This has created a class divide. According to an ethnographic study, refusal to convert was regarded as being in opposition to the government, with Orang Asli afraid of being arrested and jailed. The Malaysian government has not tried to integrate Orang Asli communities into society but rather to assimilate them into the Malay community instead. 

In pre-colonial times, the Orang Asli were said to have been attacked by Malays, killing the men and taking the women and children as slaves. The Malays at the time considered Orang Asli as savages, labelling them as Sakai, a derogatory term, conveying the meaning of “savage.”  They were interned in fortress villages during the emergency period (1948-1960), first by the British and then after independence by the Malayan government. 

From a Malay perspective, the government’s program of assimilating Orang Asli to the Malay culture has some cultural basis. Under the colonial period, Muslim Orang Asli were considered Malays and non-Muslim Orang Asli were classified as aborigines. The term “masuk Melayu” (become a Malay), has taken on the meaning “masuk Islam” (become a Muslim). From this perspective “Malay Adat” or custom is accommodating to outside peoples who assimilate and take on Malay customs and practice Islam. Many ethnic groups like the Indians and Chinese coming to Malaya, adopted Malay customs, like the Mamaks and Babas. 

Orang Asli suffer a high incidence of poverty, with many village communities lacking even basic amenities, including health care. Their homes and farms lack legal land tenure, and many fear forcible eviction. Some feel alienated within their own land. The culprits encroaching on customary lands are the often authorities themselves. Rights and freedoms are institutionally restricted, and their very culture and freedom of religion are being attacked. Their customs, culture, and relationship to the land are ignored within the constitution. 

Constitutional history and the subsequent application of administrative law has shown that there is built in discrimination against the Orang Asli.  Although, Section 8 (1) of the Malaysian constitution guarantees that all persons are equal before the law, an exception has been made for the Orang Asli under clause (5) C of the same section, givnig the federal government the right to legislate for their “protection, well-being and advancement”  including the reservation of land. This has been abused where administrators have been free to decide what is best for the Orang Asli without consultation with the Orang Asli communities.

These constitutional powers are extended by the Aboriginal Peoples Act 1954, which confers powers to the federal government over the Orang Asli. Orang Asli activist groups in conjunction with the Malaysian Bar Council. The groups claimed that the act has not protected the Orang Asli, but harshly interfered with all aspects of Orang Asli lives. The government according to the Malaysian Bar Council has acted in contravention to the Malaysian appellate court’s ruling, giving legal recognition to Orang Asli rights over customary lands and related resources, and exceeded the law by evicting Orang Asli from these lands.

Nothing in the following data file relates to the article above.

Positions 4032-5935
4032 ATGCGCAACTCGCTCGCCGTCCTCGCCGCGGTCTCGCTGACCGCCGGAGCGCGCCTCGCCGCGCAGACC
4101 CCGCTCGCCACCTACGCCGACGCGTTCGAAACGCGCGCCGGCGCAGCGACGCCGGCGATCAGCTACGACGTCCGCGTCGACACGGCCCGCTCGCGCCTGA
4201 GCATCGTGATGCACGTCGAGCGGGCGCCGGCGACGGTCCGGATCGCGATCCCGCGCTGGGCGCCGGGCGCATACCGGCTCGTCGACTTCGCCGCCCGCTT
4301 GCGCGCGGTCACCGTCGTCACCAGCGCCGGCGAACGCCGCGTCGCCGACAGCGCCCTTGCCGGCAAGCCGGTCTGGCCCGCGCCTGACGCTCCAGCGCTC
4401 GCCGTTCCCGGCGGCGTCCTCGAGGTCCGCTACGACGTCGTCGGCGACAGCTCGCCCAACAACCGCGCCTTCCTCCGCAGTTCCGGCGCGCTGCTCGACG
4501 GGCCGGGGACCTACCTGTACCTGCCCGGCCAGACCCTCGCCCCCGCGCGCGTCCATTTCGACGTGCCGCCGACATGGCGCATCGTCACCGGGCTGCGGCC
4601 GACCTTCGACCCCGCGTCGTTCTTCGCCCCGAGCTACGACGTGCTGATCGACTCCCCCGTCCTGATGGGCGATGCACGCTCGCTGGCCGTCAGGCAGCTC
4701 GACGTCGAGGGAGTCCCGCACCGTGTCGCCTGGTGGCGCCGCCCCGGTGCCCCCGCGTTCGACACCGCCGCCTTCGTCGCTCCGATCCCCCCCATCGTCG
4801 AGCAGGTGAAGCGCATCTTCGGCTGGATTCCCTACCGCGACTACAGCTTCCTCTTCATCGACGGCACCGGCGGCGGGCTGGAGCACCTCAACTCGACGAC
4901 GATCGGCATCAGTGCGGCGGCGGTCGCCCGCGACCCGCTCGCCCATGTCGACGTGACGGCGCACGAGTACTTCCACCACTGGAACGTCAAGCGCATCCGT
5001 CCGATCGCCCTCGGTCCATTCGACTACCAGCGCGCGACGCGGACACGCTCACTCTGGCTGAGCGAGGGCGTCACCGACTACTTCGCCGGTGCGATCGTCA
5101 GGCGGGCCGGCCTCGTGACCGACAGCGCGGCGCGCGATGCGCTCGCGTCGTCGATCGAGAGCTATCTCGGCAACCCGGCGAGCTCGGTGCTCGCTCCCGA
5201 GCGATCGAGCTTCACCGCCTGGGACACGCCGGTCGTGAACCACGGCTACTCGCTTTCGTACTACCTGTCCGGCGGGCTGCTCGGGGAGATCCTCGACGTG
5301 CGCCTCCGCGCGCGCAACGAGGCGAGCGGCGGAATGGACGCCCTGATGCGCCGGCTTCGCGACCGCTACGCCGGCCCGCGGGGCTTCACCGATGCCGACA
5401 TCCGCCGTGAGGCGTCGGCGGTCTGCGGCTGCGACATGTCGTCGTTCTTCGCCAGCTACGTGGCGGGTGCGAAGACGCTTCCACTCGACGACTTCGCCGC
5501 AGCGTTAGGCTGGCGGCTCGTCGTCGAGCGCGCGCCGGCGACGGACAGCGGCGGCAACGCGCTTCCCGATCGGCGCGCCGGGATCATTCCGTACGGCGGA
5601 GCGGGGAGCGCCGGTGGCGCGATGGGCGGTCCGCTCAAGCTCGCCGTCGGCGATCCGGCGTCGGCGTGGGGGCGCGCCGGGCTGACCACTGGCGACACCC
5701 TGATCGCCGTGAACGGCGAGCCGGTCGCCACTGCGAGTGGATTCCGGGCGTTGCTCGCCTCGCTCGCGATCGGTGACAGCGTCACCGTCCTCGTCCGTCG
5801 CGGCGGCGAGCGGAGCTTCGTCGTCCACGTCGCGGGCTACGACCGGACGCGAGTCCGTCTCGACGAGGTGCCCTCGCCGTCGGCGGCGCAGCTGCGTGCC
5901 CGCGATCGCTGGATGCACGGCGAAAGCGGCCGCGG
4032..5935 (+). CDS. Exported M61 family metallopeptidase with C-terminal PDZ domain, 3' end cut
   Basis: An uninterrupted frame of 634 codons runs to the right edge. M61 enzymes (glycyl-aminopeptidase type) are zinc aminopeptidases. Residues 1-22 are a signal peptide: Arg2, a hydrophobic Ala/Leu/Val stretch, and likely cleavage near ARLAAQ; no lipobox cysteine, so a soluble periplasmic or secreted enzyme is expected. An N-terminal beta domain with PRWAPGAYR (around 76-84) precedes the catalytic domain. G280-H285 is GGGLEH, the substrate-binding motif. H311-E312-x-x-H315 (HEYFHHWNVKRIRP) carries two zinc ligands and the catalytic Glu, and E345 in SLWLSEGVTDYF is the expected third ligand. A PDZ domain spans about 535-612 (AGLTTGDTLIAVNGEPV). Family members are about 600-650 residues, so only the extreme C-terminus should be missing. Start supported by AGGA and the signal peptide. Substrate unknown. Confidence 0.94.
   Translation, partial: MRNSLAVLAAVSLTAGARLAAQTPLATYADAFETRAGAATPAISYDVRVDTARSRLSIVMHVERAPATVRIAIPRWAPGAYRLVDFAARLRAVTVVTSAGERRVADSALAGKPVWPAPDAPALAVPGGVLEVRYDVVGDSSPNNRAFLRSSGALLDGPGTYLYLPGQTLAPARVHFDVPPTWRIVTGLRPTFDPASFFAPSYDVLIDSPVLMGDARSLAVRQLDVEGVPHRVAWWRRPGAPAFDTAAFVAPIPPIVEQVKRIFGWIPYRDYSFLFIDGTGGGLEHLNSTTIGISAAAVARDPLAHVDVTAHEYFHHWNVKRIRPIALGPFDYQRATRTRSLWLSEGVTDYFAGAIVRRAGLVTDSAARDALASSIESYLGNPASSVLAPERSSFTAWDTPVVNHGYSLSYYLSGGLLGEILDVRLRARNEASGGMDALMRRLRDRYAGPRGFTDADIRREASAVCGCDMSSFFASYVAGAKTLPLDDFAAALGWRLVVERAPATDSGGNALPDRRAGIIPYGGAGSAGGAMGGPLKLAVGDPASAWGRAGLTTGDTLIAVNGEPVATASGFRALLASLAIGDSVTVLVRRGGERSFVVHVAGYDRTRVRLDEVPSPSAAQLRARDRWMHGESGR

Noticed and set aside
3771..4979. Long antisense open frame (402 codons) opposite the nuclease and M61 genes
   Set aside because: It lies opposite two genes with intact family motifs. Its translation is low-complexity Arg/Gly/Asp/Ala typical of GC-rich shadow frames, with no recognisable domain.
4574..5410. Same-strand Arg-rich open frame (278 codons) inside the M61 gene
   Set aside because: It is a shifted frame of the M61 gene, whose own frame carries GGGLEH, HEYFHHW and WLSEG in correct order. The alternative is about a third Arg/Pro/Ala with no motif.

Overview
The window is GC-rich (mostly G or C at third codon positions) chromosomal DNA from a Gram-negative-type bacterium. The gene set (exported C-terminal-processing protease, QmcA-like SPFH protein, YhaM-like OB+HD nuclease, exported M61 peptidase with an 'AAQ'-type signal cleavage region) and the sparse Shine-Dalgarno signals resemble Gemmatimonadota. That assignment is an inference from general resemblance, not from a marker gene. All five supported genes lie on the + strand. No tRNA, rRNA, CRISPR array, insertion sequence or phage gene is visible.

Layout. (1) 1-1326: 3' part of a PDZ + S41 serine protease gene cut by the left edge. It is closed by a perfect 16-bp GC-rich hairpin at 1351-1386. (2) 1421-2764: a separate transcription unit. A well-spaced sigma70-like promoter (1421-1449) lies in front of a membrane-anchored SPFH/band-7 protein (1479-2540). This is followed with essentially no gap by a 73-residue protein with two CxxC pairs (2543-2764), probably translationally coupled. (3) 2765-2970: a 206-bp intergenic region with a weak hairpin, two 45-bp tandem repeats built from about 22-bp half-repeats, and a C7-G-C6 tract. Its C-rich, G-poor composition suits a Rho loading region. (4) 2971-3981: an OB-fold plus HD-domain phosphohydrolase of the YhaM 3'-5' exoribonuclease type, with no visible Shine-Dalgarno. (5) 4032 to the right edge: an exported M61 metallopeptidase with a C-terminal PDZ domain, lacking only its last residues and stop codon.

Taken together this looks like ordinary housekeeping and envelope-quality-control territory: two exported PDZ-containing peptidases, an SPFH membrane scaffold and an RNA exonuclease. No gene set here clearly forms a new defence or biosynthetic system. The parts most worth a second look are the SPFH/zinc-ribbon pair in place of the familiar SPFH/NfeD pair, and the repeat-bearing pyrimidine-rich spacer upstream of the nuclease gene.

In contrast, the indigenous peoples of Sabah and Sarawak, under Part VI of the Malaysian constitution are required to give consent over matters affecting them. This was never extended to the Orang Asli, making these groups the most marginalised group in Malaysia, something that is being regularly taken advantage of in Malaysia today. 

Some have ventured into politics as an attempt to further their rights. Orang Asli activist Armani Williams joined the Chinese-dominated Democratic Action Party in 2011, but left a few months later, as he found the party wasn’t interested in minority issues. Armani stood for a Perak state constituency in 2013 as a member of Parti Keadilan Rakyat but was defeated. Ramli Mohd. Nor subsequently won a Cameron Highlands seat as a member of the United Malays National Organization in 2019. Since his election, Ramli has been active fighting for Orang Asli rights. He is currently arguing that the next director general of JAKOA should be an Orang Asli. 

But he has a long and dispiriting campaign ahead of him. His people are becoming more dispossessed without any way to seek remedy as state governments ignore the courts. The Ketuanan Melayu doctrine of ethnic Malay superiority is a major factor in further destroying multicultural Malaysia. 

Originally published in the Asia SentinelMurray Hunter’s blog can be accessed here

Murray Hunter

Murray Hunter has been involved in Asia-Pacific business for the last 30 years as an entrepreneur, consultant, academic, and researcher. As an entrepreneur he was involved in numerous start-ups, developing a lot of patented technology, where one of his enterprises was listed in 1992 as the 5th fastest going company on the BRW/Price Waterhouse Fast100 list in Australia. Murray is now an associate professor at the University Malaysia Perlis, spending a lot of time consulting to Asian governments on community development and village biotechnology, both at the strategic level and “on the ground”. He is also a visiting professor at a number of universities and regular speaker at conferences and workshops in the region. Murray is the author of a number of books, numerous research and conceptual papers in referred journals, and commentator on the issues of entrepreneurship, development, and politics in a number of magazines and online news sites around the world. Murray takes a trans-disciplinary view of issues and events, trying to relate this to the enrichment and empowerment of people in the region.